WASHINGTON - On the eve of its annual convention, the Biotechnology Industry Organization went to bat on behalf of numerous companies that face federal funding restrictions because of a relatively new interpretation of eligibility requirements for Small Business Innovation Research (SBIR) grants.
"Over the past two years," said Morrie Ruffin, BIO's executive vice president for capital formation and emerging companies, "we have been contacted by hundreds of companies, members and non-members, who are looking for guidance on how they should determine their size for the purpose of qualifying for SBIR grants."
His testimony was heard Friday by the Small Business Administration, which is in the process of evaluating size standards in determining qualifications for the monetary awards. BIO is opposing an interpretation of existing requirements that restrict such grants for companies that are more than half owned by venture capital firms, limits that have come into play over the past couple of years.
"Venture capital financing is all but required for this industry to continue doing quality research," Ruffin said, noting that 70 percent of companies that responded to a recent BIO survey were majority owned by venture capitalists. "The current rule interpretation eliminates many small biotech firms from taking advantage of the SBIR program."
He added that since most venture capital firms are constructed as limited partnerships, their management of biotech companies should not be misconstrued as controlled by a single corporate entity, which are precluded from receiving SBIR grants. Ruffin also said SBIR funding often is used for secondary research programs, while venture money goes toward lead programs.
The trade association has been fighting the restriction for a couple of years now, and also is receiving support on Capitol Hill, where legislation has been introduced in both chambers to exempt venture-backed firms from the limitation. Specifically, Sen. Kit Bond (R-Mo.) and Rep. Sam Graves (R-Mo.) are advancing sister bills to ensure access to SBIR grants for venture-backed biotech companies. Bond's bill also has the backing of Sen. Olympia Snowe (R-Maine), who chairs the Senate Committee on Small Business, as well as Sen. Edward Kennedy (D-Mass.).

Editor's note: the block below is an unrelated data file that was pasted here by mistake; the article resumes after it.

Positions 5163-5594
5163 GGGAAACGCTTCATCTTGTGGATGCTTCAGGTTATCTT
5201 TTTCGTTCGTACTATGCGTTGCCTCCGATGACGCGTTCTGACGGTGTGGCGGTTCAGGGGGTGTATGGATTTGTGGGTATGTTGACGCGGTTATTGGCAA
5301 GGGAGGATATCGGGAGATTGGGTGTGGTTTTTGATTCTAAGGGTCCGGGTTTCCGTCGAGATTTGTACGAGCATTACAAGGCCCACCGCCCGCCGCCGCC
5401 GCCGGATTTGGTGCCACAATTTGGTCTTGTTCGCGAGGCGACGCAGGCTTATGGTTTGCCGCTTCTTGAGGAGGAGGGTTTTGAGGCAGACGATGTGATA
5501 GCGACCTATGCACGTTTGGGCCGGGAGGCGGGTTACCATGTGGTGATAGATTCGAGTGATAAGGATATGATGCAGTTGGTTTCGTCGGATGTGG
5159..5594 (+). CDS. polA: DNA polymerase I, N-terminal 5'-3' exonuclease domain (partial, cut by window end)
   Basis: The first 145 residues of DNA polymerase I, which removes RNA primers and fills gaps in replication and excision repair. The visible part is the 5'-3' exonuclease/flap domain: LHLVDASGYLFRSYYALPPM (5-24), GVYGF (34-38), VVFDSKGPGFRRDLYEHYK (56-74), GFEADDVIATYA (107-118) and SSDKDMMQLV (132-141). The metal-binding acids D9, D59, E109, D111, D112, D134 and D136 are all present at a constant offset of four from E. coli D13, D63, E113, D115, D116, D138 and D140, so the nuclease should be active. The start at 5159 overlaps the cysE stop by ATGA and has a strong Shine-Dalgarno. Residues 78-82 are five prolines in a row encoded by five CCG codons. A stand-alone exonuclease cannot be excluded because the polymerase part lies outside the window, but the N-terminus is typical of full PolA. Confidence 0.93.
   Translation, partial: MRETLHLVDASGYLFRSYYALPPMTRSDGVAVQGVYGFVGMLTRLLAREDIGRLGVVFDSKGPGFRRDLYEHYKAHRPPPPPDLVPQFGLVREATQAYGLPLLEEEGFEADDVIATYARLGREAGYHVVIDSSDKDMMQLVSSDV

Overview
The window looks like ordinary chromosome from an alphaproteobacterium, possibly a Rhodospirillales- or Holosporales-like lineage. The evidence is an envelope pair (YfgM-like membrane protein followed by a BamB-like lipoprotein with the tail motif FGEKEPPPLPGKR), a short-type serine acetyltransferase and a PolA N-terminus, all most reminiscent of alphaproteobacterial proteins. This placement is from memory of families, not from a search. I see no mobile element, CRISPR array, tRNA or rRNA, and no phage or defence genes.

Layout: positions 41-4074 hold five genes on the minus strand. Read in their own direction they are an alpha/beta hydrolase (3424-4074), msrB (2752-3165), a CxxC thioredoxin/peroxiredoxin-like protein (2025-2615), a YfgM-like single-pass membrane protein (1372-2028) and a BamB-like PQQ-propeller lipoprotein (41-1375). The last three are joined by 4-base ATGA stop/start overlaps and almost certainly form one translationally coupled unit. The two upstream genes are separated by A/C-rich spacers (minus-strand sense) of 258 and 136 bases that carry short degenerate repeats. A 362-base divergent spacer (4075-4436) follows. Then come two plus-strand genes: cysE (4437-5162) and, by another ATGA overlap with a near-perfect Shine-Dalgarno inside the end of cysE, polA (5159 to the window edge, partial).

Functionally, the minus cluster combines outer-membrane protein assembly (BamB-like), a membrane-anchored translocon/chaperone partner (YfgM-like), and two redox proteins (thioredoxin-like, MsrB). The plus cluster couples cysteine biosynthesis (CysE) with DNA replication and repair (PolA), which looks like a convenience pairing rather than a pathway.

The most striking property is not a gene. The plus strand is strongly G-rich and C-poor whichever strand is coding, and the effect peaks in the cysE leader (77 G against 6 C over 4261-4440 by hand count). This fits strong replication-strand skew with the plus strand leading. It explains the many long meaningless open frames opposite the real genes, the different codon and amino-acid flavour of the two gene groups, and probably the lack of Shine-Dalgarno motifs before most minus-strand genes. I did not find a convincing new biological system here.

Phase I SBIR grants total $100,000; Phase II grants used to be capped at $750,000, though some now exceed $2 million.
"The SBIR program is a very valuable way to establish the viability of a technology or proof of concept as you are going out and raising venture capital," Ruffin told BioWorld Today. "The problem right now, under the current [restrictive] interpretation, is that companies have to delay getting venture money."
And even among opponents, there is support for a relaxation of the exemption for biotech companies. Lloyd Chapman, the president of the American Small Business League, told BioWorld Today that he does not oppose an exemption to the rule for this particular industry. He was at the meeting to oppose a complete dismissal of the requirements, as he pointed to a number of large companies that take advantage of the SBIR grant system.
Other opponents aren't as forgiving, noting that venture-backed businesses undercut the spirit of the SBIR program and would serve as competition for biotech companies that have little to no other funding.
"Once venture capitalists say, We're going to run it, we're going to pick the management, pick the technology and control the budget,' it's no longer a small business," Jere Glover, the executive director of the Small Business Technology Coalition, told BioWorld Today. "Once they're 51 percent [venture capital-owned], they're saying Yes sir, Mr. VC, whatever you tell me to do.' "
Adding that countless small biotech companies without venture backing should continue to receive SBIR assistance, he noted that BIO's legislative support isn't across the board. Among lawmakers who oppose a reinterpretation of the restrictions is Don Manzullo (R-Ill.), the chair of the House Committee on Small Business, Glover said.